Really practical, useful advice for first-time travelers to Japan

Japan is the kind of place that everyone should visit at least once. Even having lived in Japan for 5 years, I never got bored or tired of it. Just walking down the street, riding a train, or picking out something to eat is fascinating.

Traveling to Japan, though, can be tricky. I've put together some things to think about before you go:

  1. There's not a lot of WiFi in public places. That means- no maps on your phone. No translator apps. Nowhere to check the address of the museum you wanted to check out. Definitely get a WiFi router before you go.
  2. Three words: Japan. Rail. Pass. By far the cheapest way to travel around Japan. Pro tip: Get the Green class ticket. The Green cars are like first-class cars, and usually always less crowded, so it's great for groups that are traveling together and want to sit together. If you've got an itinerary planned out, when you activate your Japan Rail Pass, you can reserve seats for those days in advance for extra peace of mind.
  3. Get a translation app, and make sure you translate the words you need to know- do you have allergies? A condition you absolutely need to be known if something were to happen to you? Make sure you have a way to translate these kinds of things into Japanese.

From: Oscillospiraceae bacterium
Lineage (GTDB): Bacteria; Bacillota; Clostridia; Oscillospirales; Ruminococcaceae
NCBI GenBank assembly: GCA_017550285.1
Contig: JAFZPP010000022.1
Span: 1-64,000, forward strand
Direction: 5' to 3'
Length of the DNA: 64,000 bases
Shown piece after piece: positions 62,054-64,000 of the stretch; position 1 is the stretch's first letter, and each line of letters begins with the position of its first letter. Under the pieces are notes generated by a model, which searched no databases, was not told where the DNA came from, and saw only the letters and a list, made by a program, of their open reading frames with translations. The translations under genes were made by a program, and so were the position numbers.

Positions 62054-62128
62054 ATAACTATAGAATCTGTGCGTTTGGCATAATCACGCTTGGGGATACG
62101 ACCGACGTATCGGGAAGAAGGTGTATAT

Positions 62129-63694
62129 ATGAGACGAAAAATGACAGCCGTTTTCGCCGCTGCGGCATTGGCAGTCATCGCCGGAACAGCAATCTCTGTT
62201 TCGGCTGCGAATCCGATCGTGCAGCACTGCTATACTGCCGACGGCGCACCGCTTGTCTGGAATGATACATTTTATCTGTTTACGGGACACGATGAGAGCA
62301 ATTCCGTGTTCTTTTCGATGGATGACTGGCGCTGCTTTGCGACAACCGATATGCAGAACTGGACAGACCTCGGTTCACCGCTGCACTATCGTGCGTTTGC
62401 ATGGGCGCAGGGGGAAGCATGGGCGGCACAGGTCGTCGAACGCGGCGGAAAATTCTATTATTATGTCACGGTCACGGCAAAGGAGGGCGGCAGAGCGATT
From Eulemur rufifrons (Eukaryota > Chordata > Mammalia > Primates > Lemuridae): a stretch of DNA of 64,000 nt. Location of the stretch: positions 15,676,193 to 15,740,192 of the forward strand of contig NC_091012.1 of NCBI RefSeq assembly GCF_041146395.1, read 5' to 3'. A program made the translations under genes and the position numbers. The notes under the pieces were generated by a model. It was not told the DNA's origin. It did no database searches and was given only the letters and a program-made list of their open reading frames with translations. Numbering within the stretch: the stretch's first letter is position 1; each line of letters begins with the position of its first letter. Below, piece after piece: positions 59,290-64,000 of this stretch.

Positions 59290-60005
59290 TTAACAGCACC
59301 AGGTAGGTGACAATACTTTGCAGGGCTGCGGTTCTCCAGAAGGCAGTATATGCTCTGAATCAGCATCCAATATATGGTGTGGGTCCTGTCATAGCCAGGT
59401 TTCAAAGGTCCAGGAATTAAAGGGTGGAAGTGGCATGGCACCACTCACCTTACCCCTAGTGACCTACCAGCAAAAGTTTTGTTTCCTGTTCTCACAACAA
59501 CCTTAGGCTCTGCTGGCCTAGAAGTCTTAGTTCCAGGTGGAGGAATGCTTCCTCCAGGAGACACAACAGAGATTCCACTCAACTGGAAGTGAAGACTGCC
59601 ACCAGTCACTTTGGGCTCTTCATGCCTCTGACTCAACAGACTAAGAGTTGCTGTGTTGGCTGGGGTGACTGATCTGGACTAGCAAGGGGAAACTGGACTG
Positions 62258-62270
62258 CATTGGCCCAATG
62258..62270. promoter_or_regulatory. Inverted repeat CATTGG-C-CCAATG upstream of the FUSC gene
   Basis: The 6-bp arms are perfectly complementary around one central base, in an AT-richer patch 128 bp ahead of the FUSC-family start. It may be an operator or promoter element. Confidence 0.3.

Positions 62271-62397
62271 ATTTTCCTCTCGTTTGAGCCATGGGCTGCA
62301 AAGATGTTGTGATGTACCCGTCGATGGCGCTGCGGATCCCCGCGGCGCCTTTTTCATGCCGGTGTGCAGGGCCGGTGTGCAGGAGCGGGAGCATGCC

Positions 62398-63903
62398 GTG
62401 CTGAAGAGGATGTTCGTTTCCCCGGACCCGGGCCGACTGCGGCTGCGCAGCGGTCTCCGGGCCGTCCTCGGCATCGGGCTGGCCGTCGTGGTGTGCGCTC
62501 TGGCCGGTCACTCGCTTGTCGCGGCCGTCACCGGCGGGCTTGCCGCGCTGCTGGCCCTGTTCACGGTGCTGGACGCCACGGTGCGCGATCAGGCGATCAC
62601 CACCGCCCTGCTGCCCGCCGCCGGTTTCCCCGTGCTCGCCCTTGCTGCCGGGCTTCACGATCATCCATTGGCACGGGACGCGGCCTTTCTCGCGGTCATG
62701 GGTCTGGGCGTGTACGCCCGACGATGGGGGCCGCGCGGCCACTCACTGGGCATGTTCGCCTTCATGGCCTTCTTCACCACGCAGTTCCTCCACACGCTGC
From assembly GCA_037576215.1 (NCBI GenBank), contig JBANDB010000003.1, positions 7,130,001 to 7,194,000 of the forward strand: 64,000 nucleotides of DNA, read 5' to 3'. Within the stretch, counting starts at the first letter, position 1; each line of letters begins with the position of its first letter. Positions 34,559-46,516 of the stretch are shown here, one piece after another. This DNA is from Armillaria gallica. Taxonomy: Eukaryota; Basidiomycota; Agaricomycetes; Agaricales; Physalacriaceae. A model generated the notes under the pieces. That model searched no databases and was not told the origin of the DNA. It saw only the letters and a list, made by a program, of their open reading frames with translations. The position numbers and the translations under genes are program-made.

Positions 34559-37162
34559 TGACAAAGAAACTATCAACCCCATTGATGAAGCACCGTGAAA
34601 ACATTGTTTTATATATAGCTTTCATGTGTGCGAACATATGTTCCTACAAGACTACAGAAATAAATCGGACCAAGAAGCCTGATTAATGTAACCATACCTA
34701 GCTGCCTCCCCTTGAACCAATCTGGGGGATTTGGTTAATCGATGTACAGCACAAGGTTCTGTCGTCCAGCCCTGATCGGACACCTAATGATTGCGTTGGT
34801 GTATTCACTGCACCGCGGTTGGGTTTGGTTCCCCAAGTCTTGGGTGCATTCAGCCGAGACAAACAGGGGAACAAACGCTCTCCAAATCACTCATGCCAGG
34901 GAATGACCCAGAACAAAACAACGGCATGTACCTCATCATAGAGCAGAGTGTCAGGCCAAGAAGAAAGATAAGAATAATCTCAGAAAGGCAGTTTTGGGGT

4.  Hyperdia. This app is an English train guide to all kinds of trains in Japan, including ones you can use with the JR Pass. 
  5. Buy a Suica, or Pasmo. They go by different names in different areas of the country, but they work everywhere. They're cards where you pre-load money and just tap at the gate to ride trains, no matter what line they are. It makes transferring trains (which you'll do a lot) painless. You can even buy things with them (at convenience stores, department stores, etc.), and pay for taxis with them, too.
  6. Carry cash! It's weird to think about, but it's a lot more convenient than credit cards. Everyone in Japan pays in cash. To get cash, use 7-Eleven ATMs or post office ATMs (found in most larger train stations, ATM corners, and of course, in post offices).